About Jonathan

The question that I hear most, no matter to what age group I’m speaking to is, “How and why did you become a professional speaker?” Okay, let me break it down:

You Always Remember Your First

My first speech was in the fifth grade for a district-wide Black History Month speech contest. I did a rousing 5-minute discourse on the legendary scientist George Washington Carver and famous ventures with the peanut. Although I can’t remember too much about the speech, I can vividly remember how nervous I was! To this day, I can recall saying to myself from the platform, “Why are all these people staring at me?” I loved the rush, but didn’t really enjoy hearing my amplified voice come out of the speakers. I thought I sounded like a girl. And I did. I won third place though.

The next year, my dad and I put together a killer speech, complete with visual aids — framed artwork of King Tut and a portrait of my father. I put them side by side in front of the podium. The speech was entitled “What’s in a Name?” I lectured on the importance of people of color calling themselves African-American versus black. “I am just as African as King Tut was African,” I said, pointing to the picture on the left (I have since relaxed my naming preference). I went on to explain how although my father (pictured on the right) was American, my forefathers were straight up African. The speech itself was head and shoulders above the rest…but…those good ol’ nerves got the best of me again. I was so nervous, my knees were shaking. I tried to get control of myself and by grabbing the podium…and the podium began to shake. I held it in until the end, when I misread one of my lines. I went silent. I looked out into the audience and there were the people, staring at me again.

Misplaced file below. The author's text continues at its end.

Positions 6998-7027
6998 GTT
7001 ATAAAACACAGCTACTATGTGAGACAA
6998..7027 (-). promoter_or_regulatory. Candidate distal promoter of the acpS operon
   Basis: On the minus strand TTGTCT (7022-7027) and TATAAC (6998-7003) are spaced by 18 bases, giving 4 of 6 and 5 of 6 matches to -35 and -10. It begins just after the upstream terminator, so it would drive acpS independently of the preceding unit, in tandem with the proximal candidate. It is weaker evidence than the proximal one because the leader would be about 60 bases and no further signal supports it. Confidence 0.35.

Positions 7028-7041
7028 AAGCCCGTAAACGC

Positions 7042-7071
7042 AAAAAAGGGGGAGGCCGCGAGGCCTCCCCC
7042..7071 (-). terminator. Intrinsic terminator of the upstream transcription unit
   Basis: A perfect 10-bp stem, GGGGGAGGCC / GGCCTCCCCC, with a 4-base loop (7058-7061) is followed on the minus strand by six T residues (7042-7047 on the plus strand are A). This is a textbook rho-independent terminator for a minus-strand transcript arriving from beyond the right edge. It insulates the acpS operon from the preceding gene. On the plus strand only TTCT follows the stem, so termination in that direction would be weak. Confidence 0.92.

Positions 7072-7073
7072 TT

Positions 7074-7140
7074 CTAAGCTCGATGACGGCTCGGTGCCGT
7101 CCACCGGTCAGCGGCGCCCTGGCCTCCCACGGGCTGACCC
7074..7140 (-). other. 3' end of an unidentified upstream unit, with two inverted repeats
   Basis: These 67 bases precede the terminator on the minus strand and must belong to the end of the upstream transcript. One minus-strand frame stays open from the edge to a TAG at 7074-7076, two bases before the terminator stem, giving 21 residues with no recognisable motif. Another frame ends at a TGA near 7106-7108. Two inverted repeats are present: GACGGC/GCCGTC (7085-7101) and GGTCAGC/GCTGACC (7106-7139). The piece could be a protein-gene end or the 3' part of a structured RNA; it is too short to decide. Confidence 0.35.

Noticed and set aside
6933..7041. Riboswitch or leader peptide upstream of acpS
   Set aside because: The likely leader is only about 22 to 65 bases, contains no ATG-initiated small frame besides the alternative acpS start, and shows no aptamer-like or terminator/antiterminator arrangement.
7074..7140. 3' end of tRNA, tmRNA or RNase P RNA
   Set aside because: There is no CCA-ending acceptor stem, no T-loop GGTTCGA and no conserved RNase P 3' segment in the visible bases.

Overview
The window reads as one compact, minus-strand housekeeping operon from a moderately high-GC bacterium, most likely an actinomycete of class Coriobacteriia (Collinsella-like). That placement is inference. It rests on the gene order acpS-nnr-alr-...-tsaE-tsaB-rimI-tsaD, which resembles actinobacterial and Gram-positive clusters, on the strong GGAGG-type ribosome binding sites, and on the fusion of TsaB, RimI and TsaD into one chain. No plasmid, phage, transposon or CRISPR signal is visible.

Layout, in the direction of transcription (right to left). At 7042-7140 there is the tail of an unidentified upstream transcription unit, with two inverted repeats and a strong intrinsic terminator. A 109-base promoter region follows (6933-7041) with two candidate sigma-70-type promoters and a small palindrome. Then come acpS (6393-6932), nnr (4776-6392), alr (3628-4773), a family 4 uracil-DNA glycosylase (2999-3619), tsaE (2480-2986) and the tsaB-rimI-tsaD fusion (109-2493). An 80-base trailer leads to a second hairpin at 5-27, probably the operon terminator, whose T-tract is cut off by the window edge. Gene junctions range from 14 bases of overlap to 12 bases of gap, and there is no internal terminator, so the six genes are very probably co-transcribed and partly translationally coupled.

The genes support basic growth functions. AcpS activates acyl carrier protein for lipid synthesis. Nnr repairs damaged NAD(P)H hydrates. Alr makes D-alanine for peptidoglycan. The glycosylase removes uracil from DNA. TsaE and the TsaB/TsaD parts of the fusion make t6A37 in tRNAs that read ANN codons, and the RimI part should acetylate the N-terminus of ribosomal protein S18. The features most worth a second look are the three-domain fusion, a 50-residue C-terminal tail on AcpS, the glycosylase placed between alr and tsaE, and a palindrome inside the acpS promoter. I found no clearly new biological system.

“Uh, I mean, uh…”

I fumbled through the last three lines of my closing and raced behind the curtain. I was so mad, I headbutted the base of the marble pyramid that I was using as a prop. I chipped the pyramid and put a hickie on my forehead.

Low and behold, I won first place in the contest, narrowly edging out Frederick Douglas and Michael Jackson. I was ecstatic, but on the inside I knew I could have done better.

What’s Left?

During my teenage years, I sought to find my “thing.” The thing I could be known for. The thing that would make me popular. But Mother Nature severely limited my options. I couldn’t hit a curveball, I was so skinny I could Hula Hoop in a Cheerio, I was deathly shy, I had pimples decorating my entire face,  I had a three-inch verticle, I couldn’t sing, and I didn’t have a lick of rhythm. I couldn’t even rap! I was the anti-stereotype for black men. Was there any place in this world for me?

Read on.

My mother had an impact on my aspirations. As a lifetime career educator, she always had her finger on the pulse of the goings on within the local educational environment. Instead of watching primetime television, she would watch school board meetings on the access channel.

“Now that guy really knows what he’s talking about,” she would say. “He speaks so eloquently and defends his points like an expert.” I would take note of what the “good speakers” would say, how they held themselves and how they created a desired response from their audience. My mother would make similar comments when she saw a TV evangelist that she particularly liked. Her praise was always directed at how articulate the person was and how he or she could deliver a substantive message, not religious rhetoric. One by one, the seeds were being planted.